Spirochetes in Ixodes Dammini and Mammals from Connecticut

John F. Anderson Department of Entomology, The Connecticut Agricultural Experiment Station, Epidemiology Branch and Laboratory of Microbial Structure and Function, Rocky Mountain Laboratories, National Institute of Allergy and Infectious Diseases, New Haven, Connecticut 06504

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Louis A. Magnarelli Department of Entomology, The Connecticut Agricultural Experiment Station, Epidemiology Branch and Laboratory of Microbial Structure and Function, Rocky Mountain Laboratories, National Institute of Allergy and Infectious Diseases, New Haven, Connecticut 06504

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Willy Burgdorfer Department of Entomology, The Connecticut Agricultural Experiment Station, Epidemiology Branch and Laboratory of Microbial Structure and Function, Rocky Mountain Laboratories, National Institute of Allergy and Infectious Diseases, New Haven, Connecticut 06504

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Alan G. Barbour Department of Entomology, The Connecticut Agricultural Experiment Station, Epidemiology Branch and Laboratory of Microbial Structure and Function, Rocky Mountain Laboratories, National Institute of Allergy and Infectious Diseases, New Haven, Connecticut 06504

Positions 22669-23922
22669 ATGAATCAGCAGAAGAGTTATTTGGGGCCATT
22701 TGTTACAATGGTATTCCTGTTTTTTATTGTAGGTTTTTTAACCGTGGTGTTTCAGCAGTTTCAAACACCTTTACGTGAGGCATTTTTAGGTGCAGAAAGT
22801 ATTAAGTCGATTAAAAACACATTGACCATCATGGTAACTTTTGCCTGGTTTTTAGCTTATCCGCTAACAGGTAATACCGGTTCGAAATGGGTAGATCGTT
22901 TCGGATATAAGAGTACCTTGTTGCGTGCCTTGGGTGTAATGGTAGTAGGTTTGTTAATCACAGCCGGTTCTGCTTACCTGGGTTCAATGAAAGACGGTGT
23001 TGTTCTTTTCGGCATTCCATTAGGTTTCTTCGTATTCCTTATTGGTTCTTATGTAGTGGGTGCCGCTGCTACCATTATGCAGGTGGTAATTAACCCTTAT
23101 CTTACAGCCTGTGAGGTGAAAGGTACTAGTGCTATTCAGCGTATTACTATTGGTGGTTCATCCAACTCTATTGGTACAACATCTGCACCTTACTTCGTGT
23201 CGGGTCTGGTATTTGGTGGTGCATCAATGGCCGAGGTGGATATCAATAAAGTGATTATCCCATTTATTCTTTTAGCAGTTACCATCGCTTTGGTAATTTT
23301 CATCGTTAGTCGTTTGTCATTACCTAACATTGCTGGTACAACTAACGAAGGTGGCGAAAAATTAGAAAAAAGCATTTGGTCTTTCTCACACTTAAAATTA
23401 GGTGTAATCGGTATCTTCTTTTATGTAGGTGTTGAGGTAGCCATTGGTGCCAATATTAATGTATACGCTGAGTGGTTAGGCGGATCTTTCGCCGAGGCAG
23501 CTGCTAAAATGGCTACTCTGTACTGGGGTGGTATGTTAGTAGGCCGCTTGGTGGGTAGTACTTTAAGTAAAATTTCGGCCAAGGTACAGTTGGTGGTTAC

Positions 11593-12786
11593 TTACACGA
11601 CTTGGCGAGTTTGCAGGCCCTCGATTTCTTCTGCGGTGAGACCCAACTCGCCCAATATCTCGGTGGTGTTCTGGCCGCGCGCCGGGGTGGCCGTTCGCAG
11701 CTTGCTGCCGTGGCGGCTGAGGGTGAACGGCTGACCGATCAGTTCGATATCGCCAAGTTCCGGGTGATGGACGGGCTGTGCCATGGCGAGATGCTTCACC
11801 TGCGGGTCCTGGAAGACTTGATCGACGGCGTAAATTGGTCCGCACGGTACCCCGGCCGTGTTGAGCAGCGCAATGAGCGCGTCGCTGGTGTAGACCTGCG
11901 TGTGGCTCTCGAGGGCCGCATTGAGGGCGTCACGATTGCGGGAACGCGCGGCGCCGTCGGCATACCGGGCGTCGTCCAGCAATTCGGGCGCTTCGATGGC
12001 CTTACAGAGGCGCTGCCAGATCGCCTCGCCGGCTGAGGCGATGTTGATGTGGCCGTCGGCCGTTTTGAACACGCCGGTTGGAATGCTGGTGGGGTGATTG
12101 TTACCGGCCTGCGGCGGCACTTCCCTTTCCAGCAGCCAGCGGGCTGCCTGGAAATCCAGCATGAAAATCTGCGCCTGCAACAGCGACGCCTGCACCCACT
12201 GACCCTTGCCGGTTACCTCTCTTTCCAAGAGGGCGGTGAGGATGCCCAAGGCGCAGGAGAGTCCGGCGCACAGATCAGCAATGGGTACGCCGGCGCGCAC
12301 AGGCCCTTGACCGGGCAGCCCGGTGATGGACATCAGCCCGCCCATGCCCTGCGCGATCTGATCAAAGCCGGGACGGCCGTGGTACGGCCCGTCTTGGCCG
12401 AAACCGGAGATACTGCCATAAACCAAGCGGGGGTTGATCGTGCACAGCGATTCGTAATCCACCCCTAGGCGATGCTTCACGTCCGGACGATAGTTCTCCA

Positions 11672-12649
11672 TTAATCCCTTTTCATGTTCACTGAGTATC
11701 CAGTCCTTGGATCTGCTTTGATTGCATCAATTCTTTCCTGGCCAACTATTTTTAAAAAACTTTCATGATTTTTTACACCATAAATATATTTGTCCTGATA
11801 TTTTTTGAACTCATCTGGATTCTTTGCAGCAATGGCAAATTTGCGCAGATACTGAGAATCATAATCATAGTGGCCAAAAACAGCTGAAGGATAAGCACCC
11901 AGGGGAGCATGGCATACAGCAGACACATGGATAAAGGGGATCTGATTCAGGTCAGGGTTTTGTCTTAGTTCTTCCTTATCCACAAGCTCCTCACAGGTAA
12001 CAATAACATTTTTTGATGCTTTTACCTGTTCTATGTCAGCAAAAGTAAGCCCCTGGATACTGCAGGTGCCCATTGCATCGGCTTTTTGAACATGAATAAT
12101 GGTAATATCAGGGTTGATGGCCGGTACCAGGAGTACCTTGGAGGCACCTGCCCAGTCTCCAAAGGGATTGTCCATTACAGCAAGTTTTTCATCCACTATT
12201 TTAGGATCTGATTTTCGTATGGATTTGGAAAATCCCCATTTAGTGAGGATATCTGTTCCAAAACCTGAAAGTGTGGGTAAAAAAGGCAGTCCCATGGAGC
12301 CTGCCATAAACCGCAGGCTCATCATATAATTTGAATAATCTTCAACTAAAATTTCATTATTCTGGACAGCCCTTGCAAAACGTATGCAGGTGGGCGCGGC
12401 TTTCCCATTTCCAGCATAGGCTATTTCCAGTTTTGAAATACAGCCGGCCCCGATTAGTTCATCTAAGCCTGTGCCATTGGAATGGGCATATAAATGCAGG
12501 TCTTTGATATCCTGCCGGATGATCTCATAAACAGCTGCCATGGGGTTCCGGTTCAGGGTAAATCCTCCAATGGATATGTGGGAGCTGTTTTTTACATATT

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Spirochetes were observed in the midguts of 35% of 147 motile Ixodes dammini from three locations in Lyme and East Haddam, Connecticut. Positive ticks were removed from eastern chipmunks (Tamias striatus), raccoons (Procyon lotor), white-footed mice (Peromyscus leucopus), and a red squirrel (Tamiasciurus hudsonicus). Spirochetes were isolated in fortified Kelly's medium from nine questing or partially engorged I. dammini adults and nymphs and from the bloods of a raccoon and a white-footed mouse. Connecticut isolates from ticks and mammals were serologically indistinguishable from the original Shelter Island, New York strain when cross-tested by immunofluorescence against their mouse antisera. Sera from eight patients diagnosed as having Lyme disease contained antibodies to spirochetes isolated from ticks and mammals. Our finding of serologically and morphologically indistinguishable spirochetes in a raccoon, white-footed mouse and ticks suggests that closely related serotypes are present in wild mammals commonly parasitized by I. dammini, and further supports the claim that a spirochte is involved in the etiology of Lyme disease.

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